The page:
"Meet my family," Mr. Moriarty says with a voice that sounds ravaged and gravelly. "Donny, my adopted son," he says, nodding to a man in his early 30s wearing mirrored sunglasses and a prominent gold cross hanging from a chain on his burly chest.
"Carol, my beloved," he adds, nodding to a petite woman in a denim miniskirt, whose puckered mouth and deeply lined face suggest a woman older than her years. "Thank you for coming," he says, grasping my hand. "God bless you."
He's on his third cup of espresso.
Those who have followed Mr. Moriarty's ups and downs will know that his personal life has often been more entertaining than his career.
In the early seventies, the young graduate of the London Academy of Music and Dramatic Art showed great promise, standing out in films alongside Robert De Niro (Bang the Drum Slowly) and Jack Nicholson (The Last Detail). He won an Emmy award for his 1978 performance in the TV miniseries Holocaust, but it wasn't until 1990, when he premiered in the original cast of the acclaimed TV series Law and Order,that Mr. Moriarty earned widespread recognition.
He stormed off the show four years later in a thunder clap of absolutist indignation that could very well have been portrayed by his intense courtroom character. He claimed he was being blackballed by the network and slowly written out of the series because of his outspoken criticisms of then U.S. attorney-general Janet Reno's effort to curb violence on television.
After threatening to run for the U.S. presidency, he hightailed it to Canada and declared himself a self-imposed political exile. Blazing a trail from Halifax to Toronto and, eventually, Vancouver, Mr. Moriarty has since been married (and divorced), worked on 24 film and TV sets, formed the Republican Party of Canada, threatened to run for mayor of Calgary, recorded two jazz CDs, composed chamber music, conducted his own symphony, written three books of poetry, a one-man play and countless film scripts, published a novel, a memoir and various political opinion pieces (three of which have been published in The Globe and Mail).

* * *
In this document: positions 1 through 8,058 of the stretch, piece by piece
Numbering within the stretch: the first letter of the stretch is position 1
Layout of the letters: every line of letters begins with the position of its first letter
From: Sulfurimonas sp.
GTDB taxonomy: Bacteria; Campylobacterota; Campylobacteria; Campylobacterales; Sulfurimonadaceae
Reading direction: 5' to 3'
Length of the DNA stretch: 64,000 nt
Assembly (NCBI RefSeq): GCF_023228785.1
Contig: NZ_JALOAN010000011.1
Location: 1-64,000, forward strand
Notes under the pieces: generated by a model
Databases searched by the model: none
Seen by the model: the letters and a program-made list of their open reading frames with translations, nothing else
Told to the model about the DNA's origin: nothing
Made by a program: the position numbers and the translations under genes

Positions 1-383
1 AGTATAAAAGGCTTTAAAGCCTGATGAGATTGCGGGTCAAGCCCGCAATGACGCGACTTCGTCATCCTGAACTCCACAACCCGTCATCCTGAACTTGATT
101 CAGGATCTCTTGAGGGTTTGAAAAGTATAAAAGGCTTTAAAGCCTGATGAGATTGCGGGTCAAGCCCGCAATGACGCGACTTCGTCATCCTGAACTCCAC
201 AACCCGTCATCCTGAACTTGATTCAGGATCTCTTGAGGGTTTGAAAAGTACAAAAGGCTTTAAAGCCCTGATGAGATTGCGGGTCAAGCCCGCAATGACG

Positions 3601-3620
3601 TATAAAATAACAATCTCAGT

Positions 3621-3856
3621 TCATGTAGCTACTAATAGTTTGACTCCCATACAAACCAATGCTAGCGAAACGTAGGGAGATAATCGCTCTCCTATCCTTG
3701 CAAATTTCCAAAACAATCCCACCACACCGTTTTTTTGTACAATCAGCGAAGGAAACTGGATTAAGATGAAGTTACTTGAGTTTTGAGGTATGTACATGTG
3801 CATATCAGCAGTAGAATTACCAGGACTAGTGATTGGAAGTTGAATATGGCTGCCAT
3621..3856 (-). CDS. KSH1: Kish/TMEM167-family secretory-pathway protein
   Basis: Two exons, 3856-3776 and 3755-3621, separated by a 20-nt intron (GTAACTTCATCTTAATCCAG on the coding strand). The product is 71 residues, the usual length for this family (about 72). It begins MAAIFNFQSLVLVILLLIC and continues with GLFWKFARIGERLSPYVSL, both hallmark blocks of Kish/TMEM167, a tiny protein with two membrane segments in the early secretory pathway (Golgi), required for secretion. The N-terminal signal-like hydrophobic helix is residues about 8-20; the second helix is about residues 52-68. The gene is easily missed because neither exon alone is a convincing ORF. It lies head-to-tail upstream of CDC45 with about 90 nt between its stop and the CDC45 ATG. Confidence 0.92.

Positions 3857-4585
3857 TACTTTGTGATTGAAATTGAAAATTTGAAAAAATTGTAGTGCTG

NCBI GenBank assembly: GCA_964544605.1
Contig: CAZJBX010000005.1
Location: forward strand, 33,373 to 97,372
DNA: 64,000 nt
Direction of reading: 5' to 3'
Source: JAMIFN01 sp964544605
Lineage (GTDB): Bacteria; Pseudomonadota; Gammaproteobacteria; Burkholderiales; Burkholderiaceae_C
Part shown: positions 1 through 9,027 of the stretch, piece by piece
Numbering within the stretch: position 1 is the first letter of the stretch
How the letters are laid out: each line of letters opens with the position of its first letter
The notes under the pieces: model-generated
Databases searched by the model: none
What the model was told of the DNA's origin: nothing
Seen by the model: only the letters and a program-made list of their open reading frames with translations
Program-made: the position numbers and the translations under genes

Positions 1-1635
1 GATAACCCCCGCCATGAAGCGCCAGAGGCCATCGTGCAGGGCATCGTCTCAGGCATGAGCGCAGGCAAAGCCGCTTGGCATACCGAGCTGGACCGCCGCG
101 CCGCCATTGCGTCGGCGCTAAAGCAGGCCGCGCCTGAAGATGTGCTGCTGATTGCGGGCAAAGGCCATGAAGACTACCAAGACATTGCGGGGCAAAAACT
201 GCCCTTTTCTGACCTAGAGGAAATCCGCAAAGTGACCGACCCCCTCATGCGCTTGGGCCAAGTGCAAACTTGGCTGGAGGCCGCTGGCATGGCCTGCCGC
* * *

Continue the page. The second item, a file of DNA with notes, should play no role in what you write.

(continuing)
Two years ago, Mr. Moriarty resurfaced in the courtroom. This time, on an assault charge that involved slapping his then common-law wife. He avoided a conviction and criminal record by agreeing to behave himself and undergo treatment for alcohol addiction.
Six months ago, he was admitted to a hospital in Maple Ridge, a suburb 40 kilometres east of Vancouver, after being assaulted in a bar. The RCMP said the attack was unprovoked. Mr. Moriarty, who says he has been attacked five times in the past two years, believes he is the victim of a young gang of wannabe mobsters with wealthy family connections.